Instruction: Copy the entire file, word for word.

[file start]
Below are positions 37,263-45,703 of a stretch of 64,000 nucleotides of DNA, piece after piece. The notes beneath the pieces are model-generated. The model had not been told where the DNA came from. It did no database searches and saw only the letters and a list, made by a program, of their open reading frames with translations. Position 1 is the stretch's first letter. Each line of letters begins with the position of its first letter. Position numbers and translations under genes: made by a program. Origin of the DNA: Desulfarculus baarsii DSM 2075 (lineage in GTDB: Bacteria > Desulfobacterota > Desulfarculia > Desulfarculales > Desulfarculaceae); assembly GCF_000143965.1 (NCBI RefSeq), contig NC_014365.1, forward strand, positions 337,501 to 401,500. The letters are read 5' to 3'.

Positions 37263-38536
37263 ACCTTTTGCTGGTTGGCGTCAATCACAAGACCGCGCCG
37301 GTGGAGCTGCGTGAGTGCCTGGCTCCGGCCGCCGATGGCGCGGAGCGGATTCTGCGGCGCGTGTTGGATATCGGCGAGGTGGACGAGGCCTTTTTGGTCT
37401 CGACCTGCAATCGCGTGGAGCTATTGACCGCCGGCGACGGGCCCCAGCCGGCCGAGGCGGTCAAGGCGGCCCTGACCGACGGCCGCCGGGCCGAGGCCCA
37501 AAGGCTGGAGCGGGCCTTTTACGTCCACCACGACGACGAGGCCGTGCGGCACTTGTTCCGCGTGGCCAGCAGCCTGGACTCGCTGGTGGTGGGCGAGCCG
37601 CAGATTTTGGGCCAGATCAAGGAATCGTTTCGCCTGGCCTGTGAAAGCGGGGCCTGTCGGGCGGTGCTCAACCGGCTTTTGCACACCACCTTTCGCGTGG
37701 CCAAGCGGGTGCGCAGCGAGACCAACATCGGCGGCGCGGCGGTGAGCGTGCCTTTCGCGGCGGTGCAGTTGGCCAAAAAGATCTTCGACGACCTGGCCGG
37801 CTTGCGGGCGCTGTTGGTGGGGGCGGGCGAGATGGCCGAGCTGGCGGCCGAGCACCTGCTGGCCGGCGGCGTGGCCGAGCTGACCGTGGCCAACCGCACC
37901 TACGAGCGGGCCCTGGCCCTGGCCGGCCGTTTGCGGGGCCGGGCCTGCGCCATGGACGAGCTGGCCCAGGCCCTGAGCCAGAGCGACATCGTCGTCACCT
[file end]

Below are positions 37,263-45,703 of a stretch of 64,000 nucleotides of DNA, piece after piece. The notes beneath the pieces are model-generated. The model had not been told where the DNA came from. It did no database searches and saw only the letters and a list, made by a program, of their open reading frames with translations. Position 1 is the stretch's first letter. Each line of letters begins with the position of its first letter. Position numbers and translations under genes: made by a program. Origin of the DNA: Desulfarculus baarsii DSM 2075 (lineage in GTDB: Bacteria > Desulfobacterota > Desulfarculia > Desulfarculales > Desulfarculaceae); assembly GCF_000143965.1 (NCBI RefSeq), contig NC_014365.1, forward strand, positions 337,501 to 401,500. The letters are read 5' to 3'.

Positions 37263-38536
37263 ACCTTTTGCTGGTTGGCGTCAATCACAAGACCGCGCCG
37301 GTGGAGCTGCGTGAGTGCCTGGCTCCGGCCGCCGATGGCGCGGAGCGGATTCTGCGGCGCGTGTTGGATATCGGCGAGGTGGACGAGGCCTTTTTGGTCT
37401 CGACCTGCAATCGCGTGGAGCTATTGACCGCCGGCGACGGGCCCCAGCCGGCCGAGGCGGTCAAGGCGGCCCTGACCGACGGCCGCCGGGCCGAGGCCCA
37501 AAGGCTGGAGCGGGCCTTTTACGTCCACCACGACGACGAGGCCGTGCGGCACTTGTTCCGCGTGGCCAGCAGCCTGGACTCGCTGGTGGTGGGCGAGCCG
37601 CAGATTTTGGGCCAGATCAAGGAATCGTTTCGCCTGGCCTGTGAAAGCGGGGCCTGTCGGGCGGTGCTCAACCGGCTTTTGCACACCACCTTTCGCGTGG
37701 CCAAGCGGGTGCGCAGCGAGACCAACATCGGCGGCGCGGCGGTGAGCGTGCCTTTCGCGGCGGTGCAGTTGGCCAAAAAGATCTTCGACGACCTGGCCGG
37801 CTTGCGGGCGCTGTTGGTGGGGGCGGGCGAGATGGCCGAGCTGGCGGCCGAGCACCTGCTGGCCGGCGGCGTGGCCGAGCTGACCGTGGCCAACCGCACC
37901 TACGAGCGGGCCCTGGCCCTGGCCGGCCGTTTGCGGGGCCGGGCCTGCGCCATGGACGAGCTGGCCCAGGCCCTGAGCCAGAGCGACATCGTCGTCACCT